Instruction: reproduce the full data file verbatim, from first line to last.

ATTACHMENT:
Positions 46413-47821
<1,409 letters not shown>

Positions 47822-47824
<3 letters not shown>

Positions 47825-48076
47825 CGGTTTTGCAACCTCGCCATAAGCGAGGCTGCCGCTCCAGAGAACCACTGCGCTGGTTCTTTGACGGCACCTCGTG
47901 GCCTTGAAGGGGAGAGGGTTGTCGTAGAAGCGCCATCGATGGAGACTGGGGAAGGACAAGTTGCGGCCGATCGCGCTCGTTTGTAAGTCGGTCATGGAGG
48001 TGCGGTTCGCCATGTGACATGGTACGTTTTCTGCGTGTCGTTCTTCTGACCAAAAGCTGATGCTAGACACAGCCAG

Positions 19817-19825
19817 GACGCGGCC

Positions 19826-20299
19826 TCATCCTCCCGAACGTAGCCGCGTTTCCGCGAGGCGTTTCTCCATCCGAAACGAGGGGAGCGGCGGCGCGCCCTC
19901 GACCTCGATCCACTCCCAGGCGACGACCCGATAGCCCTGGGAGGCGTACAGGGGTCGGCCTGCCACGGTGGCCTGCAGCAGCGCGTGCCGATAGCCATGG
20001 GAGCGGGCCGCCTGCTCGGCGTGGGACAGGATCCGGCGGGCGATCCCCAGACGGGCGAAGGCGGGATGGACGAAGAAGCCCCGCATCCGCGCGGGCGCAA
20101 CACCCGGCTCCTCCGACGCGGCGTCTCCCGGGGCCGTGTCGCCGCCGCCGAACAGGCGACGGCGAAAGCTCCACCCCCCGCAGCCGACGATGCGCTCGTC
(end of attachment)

Positions 46413-47821
<1,409 letters not shown>

Positions 47822-47824
<3 letters not shown>

Positions 47825-48076
47825 CGGTTTTGCAACCTCGCCATAAGCGAGGCTGCCGCTCCAGAGAACCACTGCGCTGGTTCTTTGACGGCACCTCGTG
47901 GCCTTGAAGGGGAGAGGGTTGTCGTAGAAGCGCCATCGATGGAGACTGGGGAAGGACAAGTTGCGGCCGATCGCGCTCGTTTGTAAGTCGGTCATGGAGG
48001 TGCGGTTCGCCATGTGACATGGTACGTTTTCTGCGTGTCGTTCTTCTGACCAAAAGCTGATGCTAGACACAGCCAG

Positions 19817-19825
19817 GACGCGGCC

Positions 19826-20299
19826 TCATCCTCCCGAACGTAGCCGCGTTTCCGCGAGGCGTTTCTCCATCCGAAACGAGGGGAGCGGCGGCGCGCCCTC
19901 GACCTCGATCCACTCCCAGGCGACGACCCGATAGCCCTGGGAGGCGTACAGGGGTCGGCCTGCCACGGTGGCCTGCAGCAGCGCGTGCCGATAGCCATGG
20001 GAGCGGGCCGCCTGCTCGGCGTGGGACAGGATCCGGCGGGCGATCCCCAGACGGGCGAAGGCGGGATGGACGAAGAAGCCCCGCATCCGCGCGGGCGCAA
20101 CACCCGGCTCCTCCGACGCGGCGTCTCCCGGGGCCGTGTCGCCGCCGCCGAACAGGCGACGGCGAAAGCTCCACCCCCCGCAGCCGACGATGCGCTCGTC